Importing terrorists hardly seems like a winning strategy to protect the nation's security. But that's what one federal judge says we have to do.
On Oct. 7, D.C. District Court Judge Ricardo Urbina ruled that 17 Chinese Muslims captured fleeing terrorist training grounds in Afghanistan in late 2001 must be set free in the United States. His rationale: The detainees "were not waging war on the United States, have never waged war on the United States, [and] were not training to wage war on the United States."
That's probably true. The detainees, ethnic Uighurs, were training to wage terrorist war on China. To that end, they studied weapons and paramilitary techniques alongside al Qaeda and other jihadi allies. So while they might not want to attack America, who is to say they wouldn't take a shot at China's embassy or its diplomats?
But if Judge Urbina had had his way, they would be loose in the Washington, D.C., area by now. Fortunately, the D.C. Circuit put a stay on his order so the government can make its case.
A couple points:
First, this is judicial activism, plain and simple. The political branches are responsible for overseeing entry into the United States. It's unprecedented for a judge to order the government to bring a foreigner on foreign soil into the United States and set him free, without respect to immigration law or anything else.
The judge's command was downright imperious: "I do not expect that these Uighurs will be molested or bothered by any member of the United States government. I'm a federal judge, I've issued an order, and what it says it says and what it implies, it implies, and that's comity among the branches. Nothing will happen to these people until Thursday when this hearing convenes."
So interbranch comity, rules Judge Urbina, means doing what the judiciary says to do, law be damned.
Second, the case illustrates the need for a comprehensive detention policy to prevent terrorist activity. We don't have one now. Guantanamo is a stop-gap solution at best, and the Supreme Court has thrown its continued viability into question. What do we do with those who would wage war on the U.S. and our allies, but haven't done so yet? Congress has been unwilling to even ask the question so far.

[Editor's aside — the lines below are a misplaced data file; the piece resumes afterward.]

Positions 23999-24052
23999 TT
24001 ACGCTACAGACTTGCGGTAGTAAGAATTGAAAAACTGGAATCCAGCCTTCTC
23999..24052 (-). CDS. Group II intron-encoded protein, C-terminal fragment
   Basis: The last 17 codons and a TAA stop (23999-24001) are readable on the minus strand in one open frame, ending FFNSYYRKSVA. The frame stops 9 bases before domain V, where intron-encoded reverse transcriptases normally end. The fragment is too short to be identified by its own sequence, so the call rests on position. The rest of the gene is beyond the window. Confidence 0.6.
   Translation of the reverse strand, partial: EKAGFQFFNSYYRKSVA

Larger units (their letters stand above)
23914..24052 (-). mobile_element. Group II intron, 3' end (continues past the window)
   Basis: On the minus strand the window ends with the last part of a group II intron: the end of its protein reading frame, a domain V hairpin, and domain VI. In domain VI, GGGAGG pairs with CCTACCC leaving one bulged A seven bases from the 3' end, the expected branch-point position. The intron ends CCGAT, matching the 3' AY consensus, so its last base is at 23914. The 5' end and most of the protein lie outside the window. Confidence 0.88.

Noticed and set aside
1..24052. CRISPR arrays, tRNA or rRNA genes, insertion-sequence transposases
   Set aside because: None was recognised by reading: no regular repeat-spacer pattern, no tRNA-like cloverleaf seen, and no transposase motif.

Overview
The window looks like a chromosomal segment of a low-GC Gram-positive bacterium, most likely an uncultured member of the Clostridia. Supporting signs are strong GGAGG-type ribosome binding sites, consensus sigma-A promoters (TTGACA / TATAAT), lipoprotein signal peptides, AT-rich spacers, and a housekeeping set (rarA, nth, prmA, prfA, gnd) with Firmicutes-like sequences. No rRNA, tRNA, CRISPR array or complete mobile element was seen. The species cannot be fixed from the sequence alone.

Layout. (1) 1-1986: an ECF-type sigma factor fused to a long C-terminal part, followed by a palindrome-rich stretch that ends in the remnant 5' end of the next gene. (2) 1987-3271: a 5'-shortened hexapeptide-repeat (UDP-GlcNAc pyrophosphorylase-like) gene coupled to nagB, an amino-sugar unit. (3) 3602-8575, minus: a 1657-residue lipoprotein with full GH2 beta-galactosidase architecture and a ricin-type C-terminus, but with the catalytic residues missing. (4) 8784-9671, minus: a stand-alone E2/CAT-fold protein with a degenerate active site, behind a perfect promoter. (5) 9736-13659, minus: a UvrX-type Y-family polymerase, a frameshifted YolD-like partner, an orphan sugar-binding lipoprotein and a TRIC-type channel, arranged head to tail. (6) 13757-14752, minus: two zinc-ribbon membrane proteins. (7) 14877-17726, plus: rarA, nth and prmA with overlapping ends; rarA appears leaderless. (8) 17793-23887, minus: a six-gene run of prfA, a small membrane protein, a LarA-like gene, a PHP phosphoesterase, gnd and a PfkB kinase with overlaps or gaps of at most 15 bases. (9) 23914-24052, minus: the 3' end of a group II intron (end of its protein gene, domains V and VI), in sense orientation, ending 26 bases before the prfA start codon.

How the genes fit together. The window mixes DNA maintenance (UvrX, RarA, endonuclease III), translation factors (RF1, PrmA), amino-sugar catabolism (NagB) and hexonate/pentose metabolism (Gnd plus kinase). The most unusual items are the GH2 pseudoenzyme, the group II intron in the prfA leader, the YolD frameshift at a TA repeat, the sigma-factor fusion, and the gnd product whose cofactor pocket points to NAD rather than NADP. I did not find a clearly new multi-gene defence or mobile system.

And that leads to a third point: We have to make tough choices in detainee affairs, as the Uighurs' case illustrates so well. The United States wants to release them, but no country wants them - other than China, which has some unfriendly ideas about what it might do with them.
Releasing trained terrorists allied with America's enemies into the United States isn't such a great idea, either. There are no easy answers about what to do with enemy combatants, nonenemy combatants and other miscellaneous rogues who have taken up arms as part of nonstate entities like al Qaeda. If Congress doesn't answer these questions (and maybe even if it does), the courts will, even though they're poorly equipped to make these kinds of decisions.
And that is the fourth and final point: The courts, by and large, really don't seem to understand any of this. The Supreme Court has taken the lead in tying the executive branch's hands in dealing with detainees, an easy course of action because it doesn't have to articulate a positive strategy for what to do with them. This hasn't been helpful, it hasn't made America safer, and it hasn't done anything to improve America's respect for rights or standing in the world.
If the courts had to grapple with the consequences of their decisions, rather than just basking in praise from cosmopolitan elites over sticking it to the Bush administration once again, one suspects their approach to these cases would be quite different.
In fact, a smart congressman named Rep. Louie Gohmert of Texas reached that same conclusion and proposed legislation to make the courts understand the consequences of their decisions. His "Giving Inmate Terrorists More Opportunities (GITMO) Act of 2008" would "provide for the transport of the enemy combatants detained in Guantanamo Bay, Cuba, to Washington, D.C., where the United States Supreme Court will be able to more effectively micromanage the detainees by holding them on the Supreme Court grounds."
That modest proposal appears saner than Judge Urbina's order to let the Uighur detainees loose in Washington. It's a black mark against Congress and the courts that we've reached this point.
Andrew M. Grossman, is senior legal policy analyst in the Center for Legal and Judicial Studies at the Heritage Foundation (heritage.org).
First appeared in the Washington Times